Flexing its new budgetary power, the Boston City Council Wednesday unanimously sent Mayor Michelle Wu an amended $3.99 billion operating budget that included a $13 million cut in police spending, most of it from reduced overtime.
Wu can veto or accept the council’s various amendments before she returns it to the council for final passage. The council could override any vetoes with a two-thirds vote.
In a statement, Wu said she was “grateful for the council’s partnership through the budget process, which started with our public listening sessions a few months ago.”
“I’m also excited to review the proposed amendments to the operating budget transmitted today in accordance with the new participatory budget process over the next few days,” she said.
At the council’s meeting in City Hall, Councilor Frank Baker said he was “anxiously looking at” how the budget will look when Wu returns it to the council in the coming weeks.
“How much of what we did yesterday and the previous days, how much is actually going to come back to us?” he asked.
Councilor Julia Mejia said it was important for Wu’s administration to recognize the council’s new ability to press for their constituents’ needs in the budget.
“Send back the budget with the needs and wants of this council, right? Anything other than that will be completely unacceptable,” she said.
Until this year, the council could only approve or deny the mayor’s overall budget proposal and could not move money between line items unless the mayor requested it. That system had long frustrated councilors.
The council can now amend the budget as long as it does not exceed the amount originally proposed by the mayor. In other words, every increase in funding must correspond with a decrease elsewhere.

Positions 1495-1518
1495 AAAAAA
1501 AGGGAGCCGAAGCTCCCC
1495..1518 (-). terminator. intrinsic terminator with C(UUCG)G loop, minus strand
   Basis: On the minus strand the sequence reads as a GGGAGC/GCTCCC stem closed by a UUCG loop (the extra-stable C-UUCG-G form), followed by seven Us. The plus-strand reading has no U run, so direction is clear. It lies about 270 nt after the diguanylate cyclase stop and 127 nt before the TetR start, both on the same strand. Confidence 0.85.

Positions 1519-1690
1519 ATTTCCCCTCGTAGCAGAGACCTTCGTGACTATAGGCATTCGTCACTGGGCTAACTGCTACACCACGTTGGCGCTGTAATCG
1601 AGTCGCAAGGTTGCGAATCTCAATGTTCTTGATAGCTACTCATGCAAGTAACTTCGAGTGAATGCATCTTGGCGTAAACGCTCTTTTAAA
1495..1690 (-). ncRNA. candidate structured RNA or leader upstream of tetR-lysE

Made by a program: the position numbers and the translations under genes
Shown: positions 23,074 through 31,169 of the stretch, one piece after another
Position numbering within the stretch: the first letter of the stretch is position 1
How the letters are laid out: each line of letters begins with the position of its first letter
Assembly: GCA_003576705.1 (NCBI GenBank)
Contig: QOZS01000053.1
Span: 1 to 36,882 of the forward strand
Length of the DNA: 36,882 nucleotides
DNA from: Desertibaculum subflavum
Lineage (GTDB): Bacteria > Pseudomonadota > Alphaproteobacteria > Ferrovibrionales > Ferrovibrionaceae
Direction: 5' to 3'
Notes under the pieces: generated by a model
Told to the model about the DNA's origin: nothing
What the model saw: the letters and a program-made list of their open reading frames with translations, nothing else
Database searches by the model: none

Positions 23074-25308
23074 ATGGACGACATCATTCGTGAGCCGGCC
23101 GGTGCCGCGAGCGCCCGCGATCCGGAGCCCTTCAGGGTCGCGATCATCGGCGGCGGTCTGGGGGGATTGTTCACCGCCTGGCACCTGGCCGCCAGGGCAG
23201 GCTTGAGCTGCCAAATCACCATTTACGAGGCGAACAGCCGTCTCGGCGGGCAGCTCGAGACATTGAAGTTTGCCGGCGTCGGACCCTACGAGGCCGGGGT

Wednesday’s vote followed 30 public hearings on departmental budgets and associated capital projects, including two sessions dedicated to public participation, and four working sessions.
For the most part, the council’s slate of amendments represented drops in the budgetary bucket; $125,000 to hire a director of waterfront planning; a $50,000 boost for English as a second language courses; an additional $150,000 to fund LGBTQ events.
One of the bigger changes was an increase of $6.7 million for youth engagement and employment programming. Among the biggest reductions was $13 million from the Police Department, lowering its budget to just under $383 million.
That move included nearly $10 million in reductions to police overtime, something that has proven to be a tricky proposition in recent years since it is one of the few spending categories that can exceed its budget. The department chronically exceeds its budgeted overtime.
Wu had proposed trimming the policing budget by about 1 percent, a modest decline that disappointed reform advocates who have pushed for sharp cuts but angered the department’s primary union. After Wednesday’s vote, some advocates applauded the increase in funding for youth jobs and reductions to the police budget.
“We’re glad money is moving and police are being defunded too,” Khalil Howe, a 24-year old Dorchester resident, said in a statement. “This is what defunding the police means — putting money into areas like youth jobs and affordable housing that actually keep our communities safe.”
In other business, the council approved a $1.3 billion budget for the public schools by a 10-3 vote.
“The City Council’s vote today to pass the Boston Public Schools budget will help deliver needed investments in our children and school communities,” Wu said.
The council also authorized a $3.6 billion capital budget, which requires a second approval for passage.